The Pennsylvania Avenue Development Corporation has aproved use of the old Lansburgh department store building at 8th and E streets NW by local artists who were threatened with eviction from downtown.
The decision Thursday night results from a proposal by the National Archives and Record Services, which occupies the top three floors of the building, to convert the vacant first floor and basement into an arts and humanities center until the structure is demolished in 1986.
"The idea was for us (the National Archives) to go into partnership with the arts groups and try to bring some life in that part of downtown," said Albert Meisel, assistant achivist for education programs.
The proposal allocates about 50,000 feet of space that is expected to be used as studios, galleries, stages and theatres. Among the groups who plan to move in are the Washington Projects for the Arts, the Museum of Temporary Art, DC Space, the Miya Gallery, Afro American Datadynamics, Studio Gallery and Washington Review (an arts publication).
Lansburgh's, once a full-line department store, went out of business five years ago. The first floor and basement are particularly conducive for arts groups "because it has lots of nooks and crannies," Meisel said.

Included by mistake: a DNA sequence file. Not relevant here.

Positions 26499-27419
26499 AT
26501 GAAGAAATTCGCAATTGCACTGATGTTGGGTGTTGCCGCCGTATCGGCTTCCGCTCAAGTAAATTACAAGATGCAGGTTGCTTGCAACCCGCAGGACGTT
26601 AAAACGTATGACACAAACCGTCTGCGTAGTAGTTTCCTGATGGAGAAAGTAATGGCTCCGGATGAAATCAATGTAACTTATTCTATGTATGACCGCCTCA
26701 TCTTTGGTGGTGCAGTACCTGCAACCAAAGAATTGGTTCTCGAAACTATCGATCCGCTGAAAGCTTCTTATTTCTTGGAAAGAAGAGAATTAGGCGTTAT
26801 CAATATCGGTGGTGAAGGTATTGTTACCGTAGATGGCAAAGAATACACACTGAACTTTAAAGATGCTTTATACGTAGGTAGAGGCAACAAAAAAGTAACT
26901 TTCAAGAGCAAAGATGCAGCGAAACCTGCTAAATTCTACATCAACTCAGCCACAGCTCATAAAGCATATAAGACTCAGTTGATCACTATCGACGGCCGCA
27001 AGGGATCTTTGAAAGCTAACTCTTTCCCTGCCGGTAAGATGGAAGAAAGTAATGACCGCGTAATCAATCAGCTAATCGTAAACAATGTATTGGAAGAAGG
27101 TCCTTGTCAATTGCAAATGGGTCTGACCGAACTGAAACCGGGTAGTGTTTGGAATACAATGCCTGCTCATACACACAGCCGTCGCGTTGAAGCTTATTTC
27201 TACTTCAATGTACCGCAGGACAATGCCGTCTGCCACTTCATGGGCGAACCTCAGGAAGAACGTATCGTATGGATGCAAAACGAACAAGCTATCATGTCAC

Because the arts groups to relocate there are nonprofit, Meisel said, fund-raising activities will begin soon for renovation financing. Open house is set for a year from yesterday, Meisel said.
"We got phase two going now," said an enthusiastic Vernard Gray, director of the Miya Gallery, who was one of several persons instrumental in what the downtown artists called "the loft cause."
"We're all very optimistic," said Deborah Jensen, codirector of the Museum of Temporary Art. "We're very pleased with what has happened to date."
Along with the artists, the National Archives plans to bring in about six million photographs. Special exhibits on the history of Washington and the city's ethnic and racial groups also are planned as well as what Meisel called a "family history center."
"The whole idea is to revive downtown -- seven days a week and during the evenings," said Ed Milanoski, a spokesman for the PADC.
Eventually -- plans say by 1986 -- part, if not all, of the Lansburgh building will be torn down to make way for what PADC calls a "superblock" -- 750 housing units, stores and an Archives annex.
About 150 artists and arts groups moved into downtown about two years ago, taking advantage of cheap rents that characterized an area devastated by the riots of 1968.
Last year, many of the artists received eviction notices from the city and were scheduled to move by March. Several meetings and panel discussions were held about the place of the arts in a revitalized downtown.
"We're at an important planning phase where the artists will have to get involved with lawyers, financial managers and space designers for the future." said Gray of the Miya Gallery. "We have to make sure we don't just get handed anything, then have it taken away again. In other words, the cause must go on."